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Letter to the Editor of The Journeyman newspaper
March, 2003

From: skeptica@pacbell.net
Date: Tue, 18 Mar 2003 17:24:36 -0800

Description:  The Journeyman newspaper is the official publication of the Building and Construction Trades Council of Alameda County AFL-CIO, CA. There are typically six trades that are allowed column space. There are several articles included in each issue that effect trade unions and working people in general. On the back of each issue are monthly meeting notices to 26 different trades, from Asbestos Workers to Teamsters. I don't know the circulation numbers.

The editor dropped just one paragraph, which was a quote, that wasn't vitally important. Also not appearing in the published version are the end note numbers and end notes. The letter filled a half page below an article with this title:  "Unionist join 10 million worldwide to oppose war in Iraq."

The Editor gave my letter this heading:
Reader "proud" of Journeyman's coverage...adds his own points

Dear Editor:

I just received the February issue and I want to let you know that I'm pleased and proud that the editorial board and others in the union movement have been able to see through the Bush oiligarchy's propaganda campaign. I tip my hat especially to the Roofer and Waterproofers rep. Tim McCarthy. His is one of the best, most concise, and most accurate explanation of what this war is really about. Thanks Tim.

Last month's front page feature "Remembering Martin Luther King," was wonderful. Previously, I hadn't read more than a single quote at a time of King's writings.

By the way, I'd like to make some points that need emphasizing. Isn't it a fact that the Bush regime is terrorizing the Iraqi nation? Doesn't this fact make the Bush people terrorists? If not, why not? Iraq has never bombed the U.S., while our government has bombed them almost continuously for twelve years. The U.N. didn't impose the no fly zones, they were imposed by the U.S., Britain and France in violation of Iraq's sovereignty. France has since condemned them. They are in violation of international law. Article 51 of the UN charter says: "Nothing in the present Charter shall impair the inherent right of individual or collective self-defence if an armed attack occurs against a Member of the United Nations,... ."

The weapons of mass destruction that Iraq has, or had, were sold to them by the U.S.  One American political comedian (I don't recall who) quipped "We know they have weapons of mass destruction--we have the receipts."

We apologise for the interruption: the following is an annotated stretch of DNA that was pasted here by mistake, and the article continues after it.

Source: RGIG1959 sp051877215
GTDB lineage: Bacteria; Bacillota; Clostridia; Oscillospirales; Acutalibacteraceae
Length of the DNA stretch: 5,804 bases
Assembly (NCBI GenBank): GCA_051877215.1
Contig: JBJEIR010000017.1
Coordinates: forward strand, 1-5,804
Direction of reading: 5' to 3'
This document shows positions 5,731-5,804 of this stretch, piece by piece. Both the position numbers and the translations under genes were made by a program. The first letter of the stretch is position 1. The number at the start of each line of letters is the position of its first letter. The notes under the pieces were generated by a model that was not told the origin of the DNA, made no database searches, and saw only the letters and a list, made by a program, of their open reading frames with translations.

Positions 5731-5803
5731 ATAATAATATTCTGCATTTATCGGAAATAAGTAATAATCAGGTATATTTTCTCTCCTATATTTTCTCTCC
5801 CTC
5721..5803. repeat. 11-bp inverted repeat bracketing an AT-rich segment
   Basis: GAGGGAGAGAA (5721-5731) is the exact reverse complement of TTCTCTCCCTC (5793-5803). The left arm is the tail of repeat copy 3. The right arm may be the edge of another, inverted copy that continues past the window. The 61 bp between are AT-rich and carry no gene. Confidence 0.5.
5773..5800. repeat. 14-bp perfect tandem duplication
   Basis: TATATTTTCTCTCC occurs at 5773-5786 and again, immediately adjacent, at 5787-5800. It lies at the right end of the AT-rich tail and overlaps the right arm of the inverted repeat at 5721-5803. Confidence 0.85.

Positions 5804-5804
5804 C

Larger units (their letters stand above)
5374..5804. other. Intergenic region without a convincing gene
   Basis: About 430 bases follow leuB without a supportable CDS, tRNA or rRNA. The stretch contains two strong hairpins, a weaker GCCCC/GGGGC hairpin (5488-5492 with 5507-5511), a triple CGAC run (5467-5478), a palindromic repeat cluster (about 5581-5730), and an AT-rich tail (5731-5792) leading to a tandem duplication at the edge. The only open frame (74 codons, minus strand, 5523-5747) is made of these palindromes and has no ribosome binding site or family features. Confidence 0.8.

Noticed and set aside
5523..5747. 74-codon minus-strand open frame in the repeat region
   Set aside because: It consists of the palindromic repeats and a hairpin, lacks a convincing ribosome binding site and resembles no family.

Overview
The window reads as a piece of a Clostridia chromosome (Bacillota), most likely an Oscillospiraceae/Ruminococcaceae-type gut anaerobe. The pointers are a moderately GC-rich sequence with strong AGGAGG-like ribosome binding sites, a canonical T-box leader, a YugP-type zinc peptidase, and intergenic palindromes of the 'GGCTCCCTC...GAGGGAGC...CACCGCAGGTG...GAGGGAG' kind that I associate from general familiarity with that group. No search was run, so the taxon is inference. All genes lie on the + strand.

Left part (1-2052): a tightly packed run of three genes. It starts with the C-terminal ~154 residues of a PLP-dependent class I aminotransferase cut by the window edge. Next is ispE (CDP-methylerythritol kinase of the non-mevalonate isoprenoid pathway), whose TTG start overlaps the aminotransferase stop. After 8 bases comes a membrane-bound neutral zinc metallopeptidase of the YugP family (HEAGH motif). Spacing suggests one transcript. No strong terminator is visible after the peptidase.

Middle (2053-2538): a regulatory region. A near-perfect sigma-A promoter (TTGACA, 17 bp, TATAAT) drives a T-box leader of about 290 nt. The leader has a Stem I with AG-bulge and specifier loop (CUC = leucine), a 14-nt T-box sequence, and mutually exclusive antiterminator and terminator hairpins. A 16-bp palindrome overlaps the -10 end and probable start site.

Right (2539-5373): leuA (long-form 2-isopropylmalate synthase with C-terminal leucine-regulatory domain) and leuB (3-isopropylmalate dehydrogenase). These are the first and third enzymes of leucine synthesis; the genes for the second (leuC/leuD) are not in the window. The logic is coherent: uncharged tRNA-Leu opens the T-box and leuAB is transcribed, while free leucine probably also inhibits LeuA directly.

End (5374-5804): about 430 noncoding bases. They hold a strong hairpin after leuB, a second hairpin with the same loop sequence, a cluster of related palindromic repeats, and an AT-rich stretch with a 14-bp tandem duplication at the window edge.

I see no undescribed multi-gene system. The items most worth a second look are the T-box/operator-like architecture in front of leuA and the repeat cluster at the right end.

At the time these awful weapons were sold to them they were known by our State Department to be intended to be used against the Iranians. Supposedly, that was okay, and nothing to shout about, because the Iranians were our enemies at that time. If we want to use the argument that we should attack Saddam because "he gassed his own people," we should first read Stephen C. Pelletiere's "A War Crime or an Act of War?" (New York Times, Jan. 31, 2003). Pelletiere, a former CIA senior analyst on Iraq during the Iran-Iraq war was privy to what was known among intelligence circles and he doubts that Iraq is guilty of this charge.

One of the arguments that the U.S. has used for creating a stockpile of chemical, biological, and nuclear weapons, is that they are a deterrent of others from attacking us and our interests. If this argument is good for us, than why not those who are not our allies? Have they no right to obtain whatever means available to deter greedy people/corporations from attempting to replace their political leadership (nominal democracy or outright dictatorship) with a leadership that serves foreign interests?

The talk of replacing Saddam Hussein's dictatorship with a democracy is just that--talk. Here is what San Mateo's Representative Tom Lantos was found to say about such matters in the Israeli newspaper Haaretz:

"My dear Colette, don't worry," said Tom Lantos, the California congressman, as he tried to calm MK Colette Avital of the Labor Party, who was visiting Capitol Hill last week as part of a delegation of the Peace Coalition. "You won't have any problem with Saddam," the Jewish congressman continued. "We'll be rid of the bastard soon enough. And in his place we'll install a pro-Western dictator, who will be good for us and for you." ...

From the first week after 9/11 there were those in the Bush cabinet intent on claiming that there is evidence that Saddam Hussein is connected with Osama bin Laden's group. These claims have never stood up to scrutiny. Take a look at the following commentary:

US/UK peddle Iraq, Al-Qaeda Links

The BBC reports that British Prime Minister Tony Blair said:

"We do know of links between al-Qaeda and Iraq. We cannot be certain of the nature of these links," Mr. Blair said, marking the first time the UK has said it believes there is such a connection.

Yes, links of undetermined nature between a religiously fanatical organisation led by a man trained by the US and a secular despot once supported by the US. What could be the connection? Not surely, the US?

I guess at this point of the proceedings, any lie will do.

Seyed Razavi | January 29, 2003

That both Saddam and Al-Qaeda used to work for America as terrorists is no lie. Just a deceptive way of putting it, but no less honest than usual. Frankly people ought to simply assume this is the level of honesty of the government.

The bottom line is, it is in labor's interest to oppose this war for oil profits for Bush's buddies, and not be foolishly led into a mess that already has much of the world hating Americans for our arrogance, hypocrisy and bullying.

See you all at the anti-war protests.

Vincent Sauvé

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